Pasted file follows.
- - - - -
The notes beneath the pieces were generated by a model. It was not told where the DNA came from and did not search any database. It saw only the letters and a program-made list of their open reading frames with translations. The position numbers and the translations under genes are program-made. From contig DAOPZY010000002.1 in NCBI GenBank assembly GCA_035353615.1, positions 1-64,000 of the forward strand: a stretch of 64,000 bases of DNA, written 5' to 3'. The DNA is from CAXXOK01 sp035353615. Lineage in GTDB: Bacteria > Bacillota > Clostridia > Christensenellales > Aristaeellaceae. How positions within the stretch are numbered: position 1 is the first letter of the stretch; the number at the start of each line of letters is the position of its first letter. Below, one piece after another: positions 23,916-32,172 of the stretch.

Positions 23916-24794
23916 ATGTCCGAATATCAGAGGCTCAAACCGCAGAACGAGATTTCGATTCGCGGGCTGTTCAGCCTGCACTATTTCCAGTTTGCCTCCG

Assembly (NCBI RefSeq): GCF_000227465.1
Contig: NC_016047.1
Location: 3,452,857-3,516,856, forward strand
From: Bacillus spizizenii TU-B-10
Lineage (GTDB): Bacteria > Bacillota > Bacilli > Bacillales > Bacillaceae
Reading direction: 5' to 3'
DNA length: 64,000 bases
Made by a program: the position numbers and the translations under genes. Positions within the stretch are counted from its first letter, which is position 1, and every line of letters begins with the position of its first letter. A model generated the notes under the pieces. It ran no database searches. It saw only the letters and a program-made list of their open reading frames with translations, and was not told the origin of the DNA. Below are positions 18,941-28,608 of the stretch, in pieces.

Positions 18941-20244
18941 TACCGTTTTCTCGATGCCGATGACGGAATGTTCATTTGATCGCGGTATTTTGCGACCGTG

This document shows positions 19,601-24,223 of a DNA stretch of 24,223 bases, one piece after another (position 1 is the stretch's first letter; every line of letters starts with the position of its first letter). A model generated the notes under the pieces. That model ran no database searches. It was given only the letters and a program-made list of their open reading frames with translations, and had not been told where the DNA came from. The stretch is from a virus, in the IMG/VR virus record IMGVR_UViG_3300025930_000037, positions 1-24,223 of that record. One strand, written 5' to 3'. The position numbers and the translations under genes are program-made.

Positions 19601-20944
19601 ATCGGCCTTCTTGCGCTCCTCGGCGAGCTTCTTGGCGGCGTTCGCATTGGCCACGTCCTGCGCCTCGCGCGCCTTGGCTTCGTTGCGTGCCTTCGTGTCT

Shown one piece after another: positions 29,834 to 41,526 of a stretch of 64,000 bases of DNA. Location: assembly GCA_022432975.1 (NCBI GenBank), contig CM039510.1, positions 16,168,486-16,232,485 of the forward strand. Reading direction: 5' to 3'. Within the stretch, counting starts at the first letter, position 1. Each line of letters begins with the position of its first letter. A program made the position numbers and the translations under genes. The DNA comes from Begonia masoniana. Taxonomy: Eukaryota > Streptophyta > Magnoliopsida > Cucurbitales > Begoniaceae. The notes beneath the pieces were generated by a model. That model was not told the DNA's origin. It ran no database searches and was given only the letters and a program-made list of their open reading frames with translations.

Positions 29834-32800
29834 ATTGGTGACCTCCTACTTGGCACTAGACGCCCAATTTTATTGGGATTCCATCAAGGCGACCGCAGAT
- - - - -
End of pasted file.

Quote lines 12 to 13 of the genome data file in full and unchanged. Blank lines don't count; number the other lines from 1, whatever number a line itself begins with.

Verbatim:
Positions 18941-20244
18941 TACCGTTTTCTCGATGCCGATGACGGAATGTTCATTTGATCGCGGTATTTTGCGACCGTG